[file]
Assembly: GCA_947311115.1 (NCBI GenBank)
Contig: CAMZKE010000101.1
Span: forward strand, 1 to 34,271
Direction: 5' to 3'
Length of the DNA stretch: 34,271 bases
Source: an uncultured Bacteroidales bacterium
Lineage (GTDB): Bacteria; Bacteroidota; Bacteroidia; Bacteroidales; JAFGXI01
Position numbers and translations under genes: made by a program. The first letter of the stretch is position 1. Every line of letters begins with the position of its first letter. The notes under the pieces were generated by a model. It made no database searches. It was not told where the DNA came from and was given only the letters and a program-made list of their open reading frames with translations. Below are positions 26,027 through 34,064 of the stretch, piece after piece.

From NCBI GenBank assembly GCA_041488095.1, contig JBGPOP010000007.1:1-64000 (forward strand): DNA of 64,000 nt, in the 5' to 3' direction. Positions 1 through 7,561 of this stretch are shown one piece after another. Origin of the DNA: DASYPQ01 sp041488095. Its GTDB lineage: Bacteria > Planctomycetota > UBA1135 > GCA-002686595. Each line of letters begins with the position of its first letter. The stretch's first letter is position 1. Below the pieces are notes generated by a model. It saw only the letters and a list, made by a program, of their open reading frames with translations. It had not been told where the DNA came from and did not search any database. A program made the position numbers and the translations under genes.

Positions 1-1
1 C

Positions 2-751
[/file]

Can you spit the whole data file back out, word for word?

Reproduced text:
Assembly: GCA_947311115.1 (NCBI GenBank)
Contig: CAMZKE010000101.1
Span: forward strand, 1 to 34,271
Direction: 5' to 3'
Length of the DNA stretch: 34,271 bases
Source: an uncultured Bacteroidales bacterium
Lineage (GTDB): Bacteria; Bacteroidota; Bacteroidia; Bacteroidales; JAFGXI01
Position numbers and translations under genes: made by a program. The first letter of the stretch is position 1. Every line of letters begins with the position of its first letter. The notes under the pieces were generated by a model. It made no database searches. It was not told where the DNA came from and was given only the letters and a program-made list of their open reading frames with translations. Below are positions 26,027 through 34,064 of the stretch, piece after piece.

From NCBI GenBank assembly GCA_041488095.1, contig JBGPOP010000007.1:1-64000 (forward strand): DNA of 64,000 nt, in the 5' to 3' direction. Positions 1 through 7,561 of this stretch are shown one piece after another. Origin of the DNA: DASYPQ01 sp041488095. Its GTDB lineage: Bacteria > Planctomycetota > UBA1135 > GCA-002686595. Each line of letters begins with the position of its first letter. The stretch's first letter is position 1. Below the pieces are notes generated by a model. It saw only the letters and a list, made by a program, of their open reading frames with translations. It had not been told where the DNA came from and did not search any database. A program made the position numbers and the translations under genes.

Positions 1-1
1 C

Positions 2-751